CHAUTAUQUA - One of the many functions of the arts is to point out to us a situation and attempt to impress upon us its urgency.
The lectures this week at the Chautauqua Institution are focused on the topic of ''Restoring Legitimacy to our Election System.'' In a democratic republic, such as we enjoy, there is no more important issue than the legitimacy of elections, yet when I've told people the week's theme, it isn't unusual that they reply, ''Why? What's wrong with it?''
Doing their share to advance the week's topic, the Chautauqua Cinema showed a newly created documentary film titled ''Uncounted: The New Math of American Elections.'' They also invited the filmmaker to attend all three showings and hold question-and-answer sessions following each showing.
Filmmaker David Earnhardt is shown with Congressman John Conyers, who chaired the House Judiciary Committee’s investigation into irregularities in the 2004 presidential election.
''Uncounted'' is the work of David Earnhardt. His focus is on the elections of 2000 and 2004, but his central theme is his belief that the increasing computerization of voting has enhanced a thousand-fold the ability of dishonest officials to render null and void, votes which aren't in support of the candidates the officials support.
Taking a methodic approach which demonstrates the public statements of the individuals involved, he made a powerful case for his critically important claims.
The electoral college and the 2000 election
In 2000, then-Vice President Al Gore ran for the presidency against George W. Bush, who was then governor of Texas. In the end, Gore received nearly 500,000 more votes than his opponent, yet Bush was declared winner.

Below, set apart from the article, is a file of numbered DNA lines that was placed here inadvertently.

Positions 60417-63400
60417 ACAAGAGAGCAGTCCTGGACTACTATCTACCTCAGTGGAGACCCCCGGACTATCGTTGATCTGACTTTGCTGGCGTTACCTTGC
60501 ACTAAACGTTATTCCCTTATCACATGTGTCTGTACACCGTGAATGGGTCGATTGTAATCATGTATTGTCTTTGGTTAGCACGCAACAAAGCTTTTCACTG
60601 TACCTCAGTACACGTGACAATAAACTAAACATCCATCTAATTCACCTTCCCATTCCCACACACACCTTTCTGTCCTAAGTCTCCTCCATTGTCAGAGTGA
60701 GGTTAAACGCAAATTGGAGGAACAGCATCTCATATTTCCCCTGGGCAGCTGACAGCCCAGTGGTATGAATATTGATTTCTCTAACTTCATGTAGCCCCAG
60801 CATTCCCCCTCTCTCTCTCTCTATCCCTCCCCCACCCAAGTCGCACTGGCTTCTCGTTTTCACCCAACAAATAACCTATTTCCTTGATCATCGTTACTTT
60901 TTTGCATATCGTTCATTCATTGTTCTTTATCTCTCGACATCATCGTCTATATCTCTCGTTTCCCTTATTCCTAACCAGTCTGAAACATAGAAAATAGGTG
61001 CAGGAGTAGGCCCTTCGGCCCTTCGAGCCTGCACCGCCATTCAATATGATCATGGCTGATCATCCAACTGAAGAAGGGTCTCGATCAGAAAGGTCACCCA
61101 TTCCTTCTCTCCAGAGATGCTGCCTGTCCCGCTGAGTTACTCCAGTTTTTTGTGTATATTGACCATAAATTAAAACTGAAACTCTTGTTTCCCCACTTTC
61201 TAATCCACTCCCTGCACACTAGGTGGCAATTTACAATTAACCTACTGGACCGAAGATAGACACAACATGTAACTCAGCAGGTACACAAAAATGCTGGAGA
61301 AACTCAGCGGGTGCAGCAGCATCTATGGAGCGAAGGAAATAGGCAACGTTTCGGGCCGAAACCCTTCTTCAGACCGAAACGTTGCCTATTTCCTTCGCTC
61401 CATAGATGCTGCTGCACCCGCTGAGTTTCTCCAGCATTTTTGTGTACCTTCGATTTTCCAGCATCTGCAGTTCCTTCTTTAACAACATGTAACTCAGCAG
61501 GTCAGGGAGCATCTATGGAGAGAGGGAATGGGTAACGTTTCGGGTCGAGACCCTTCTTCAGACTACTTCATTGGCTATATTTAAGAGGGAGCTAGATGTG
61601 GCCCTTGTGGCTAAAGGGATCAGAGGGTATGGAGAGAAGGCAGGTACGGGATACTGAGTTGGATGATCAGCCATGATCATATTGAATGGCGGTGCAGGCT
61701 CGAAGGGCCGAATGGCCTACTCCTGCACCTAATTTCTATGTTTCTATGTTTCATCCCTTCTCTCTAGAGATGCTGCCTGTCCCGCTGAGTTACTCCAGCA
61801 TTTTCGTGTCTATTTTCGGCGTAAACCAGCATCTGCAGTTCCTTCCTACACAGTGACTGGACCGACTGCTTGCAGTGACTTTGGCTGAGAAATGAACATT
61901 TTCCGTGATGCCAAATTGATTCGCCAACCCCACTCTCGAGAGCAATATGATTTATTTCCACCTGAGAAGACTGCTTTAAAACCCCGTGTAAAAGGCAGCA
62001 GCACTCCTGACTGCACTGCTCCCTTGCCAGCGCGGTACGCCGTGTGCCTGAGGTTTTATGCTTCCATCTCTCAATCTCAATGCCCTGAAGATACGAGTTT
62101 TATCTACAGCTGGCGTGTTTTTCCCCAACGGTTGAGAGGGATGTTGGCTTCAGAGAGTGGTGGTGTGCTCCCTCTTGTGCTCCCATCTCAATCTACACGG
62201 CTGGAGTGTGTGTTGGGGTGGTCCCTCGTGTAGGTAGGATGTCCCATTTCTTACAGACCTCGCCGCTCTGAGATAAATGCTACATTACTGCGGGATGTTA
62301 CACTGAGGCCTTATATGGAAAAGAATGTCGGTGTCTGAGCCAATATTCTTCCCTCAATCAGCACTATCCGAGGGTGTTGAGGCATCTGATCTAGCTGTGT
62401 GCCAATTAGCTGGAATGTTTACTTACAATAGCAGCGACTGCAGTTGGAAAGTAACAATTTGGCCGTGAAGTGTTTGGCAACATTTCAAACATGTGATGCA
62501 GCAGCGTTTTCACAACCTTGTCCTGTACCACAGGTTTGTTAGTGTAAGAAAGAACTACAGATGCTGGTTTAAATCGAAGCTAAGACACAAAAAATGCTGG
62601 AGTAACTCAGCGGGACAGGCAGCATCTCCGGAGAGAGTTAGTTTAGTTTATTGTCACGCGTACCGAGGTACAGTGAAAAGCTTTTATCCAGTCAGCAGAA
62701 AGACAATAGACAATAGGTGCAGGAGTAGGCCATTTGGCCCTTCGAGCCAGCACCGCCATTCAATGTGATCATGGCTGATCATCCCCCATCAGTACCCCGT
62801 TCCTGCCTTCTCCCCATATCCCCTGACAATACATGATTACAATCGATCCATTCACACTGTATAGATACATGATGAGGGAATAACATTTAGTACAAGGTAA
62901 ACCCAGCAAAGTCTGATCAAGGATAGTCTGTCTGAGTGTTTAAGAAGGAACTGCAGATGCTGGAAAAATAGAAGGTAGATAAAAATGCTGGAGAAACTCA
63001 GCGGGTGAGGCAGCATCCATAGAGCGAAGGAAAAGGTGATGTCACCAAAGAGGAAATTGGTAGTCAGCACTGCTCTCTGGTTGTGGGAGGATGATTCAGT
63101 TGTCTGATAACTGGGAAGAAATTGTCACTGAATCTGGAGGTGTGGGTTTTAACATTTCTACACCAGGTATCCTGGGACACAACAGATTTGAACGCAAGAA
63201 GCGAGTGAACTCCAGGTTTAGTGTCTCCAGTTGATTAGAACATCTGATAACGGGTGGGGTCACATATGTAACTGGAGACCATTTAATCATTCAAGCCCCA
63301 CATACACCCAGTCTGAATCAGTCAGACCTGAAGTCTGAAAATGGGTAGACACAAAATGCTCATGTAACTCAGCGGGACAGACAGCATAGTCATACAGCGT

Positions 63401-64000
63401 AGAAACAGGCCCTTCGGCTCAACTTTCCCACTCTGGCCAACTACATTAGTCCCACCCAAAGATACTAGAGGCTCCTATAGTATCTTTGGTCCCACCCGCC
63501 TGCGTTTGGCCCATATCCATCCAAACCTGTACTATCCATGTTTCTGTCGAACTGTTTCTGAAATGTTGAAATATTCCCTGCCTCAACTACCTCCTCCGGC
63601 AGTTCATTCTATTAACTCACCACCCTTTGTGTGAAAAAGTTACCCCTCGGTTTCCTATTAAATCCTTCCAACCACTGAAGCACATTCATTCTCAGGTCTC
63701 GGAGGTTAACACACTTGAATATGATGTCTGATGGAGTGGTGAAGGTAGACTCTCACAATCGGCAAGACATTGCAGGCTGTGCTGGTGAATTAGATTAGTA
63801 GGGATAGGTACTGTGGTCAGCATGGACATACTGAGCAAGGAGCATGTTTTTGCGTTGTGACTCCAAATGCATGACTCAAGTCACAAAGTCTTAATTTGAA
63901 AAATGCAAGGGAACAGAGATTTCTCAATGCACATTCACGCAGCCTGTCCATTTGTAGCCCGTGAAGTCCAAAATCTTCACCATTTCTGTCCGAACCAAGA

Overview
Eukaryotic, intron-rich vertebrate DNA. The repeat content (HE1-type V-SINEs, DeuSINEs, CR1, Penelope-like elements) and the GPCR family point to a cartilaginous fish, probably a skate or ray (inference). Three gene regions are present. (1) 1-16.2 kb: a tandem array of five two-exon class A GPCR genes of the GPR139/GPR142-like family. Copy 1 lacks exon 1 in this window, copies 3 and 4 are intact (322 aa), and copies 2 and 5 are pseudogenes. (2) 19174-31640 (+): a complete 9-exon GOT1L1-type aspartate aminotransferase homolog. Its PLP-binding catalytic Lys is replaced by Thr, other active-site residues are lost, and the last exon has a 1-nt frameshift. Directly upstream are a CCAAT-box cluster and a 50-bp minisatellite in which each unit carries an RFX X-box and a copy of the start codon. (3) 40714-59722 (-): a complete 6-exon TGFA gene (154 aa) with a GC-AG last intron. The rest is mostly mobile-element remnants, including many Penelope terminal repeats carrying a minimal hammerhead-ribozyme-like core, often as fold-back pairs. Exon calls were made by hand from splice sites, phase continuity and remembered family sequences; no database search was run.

Most Americans are aware of this, and that there was a dispute over the vote in Florida which involved the U.S. Supreme Court, but typically they don't really have a grasp on what happened.
That election was the fourth time in history that the candidate with the most votes did not, in fact, win the election. In part, the reason was the electoral college.
The U.S. Constitution allows each state to determine how it will choose members of the electoral college. The number of electoral votes each state may cast is equal to the number of representatives that state may send to the House of Representatives, plus two, for the two senators each state is allotted.
In most states, the candidate who gets the most votes in that state receives 100 percent of the state's electoral votes. Therefore, if a candidate carries some states with a huge majority and loses some states with only a few votes fewer than his opponent, he can win the popular vote, but lose the electoral vote, and that is what decides the election.
In Florida, the governor of the state was the brother of candidate Bush, and the secretary of state, whose job it was to count the votes and certify the election, was co-chairman of the state's Bush campaign.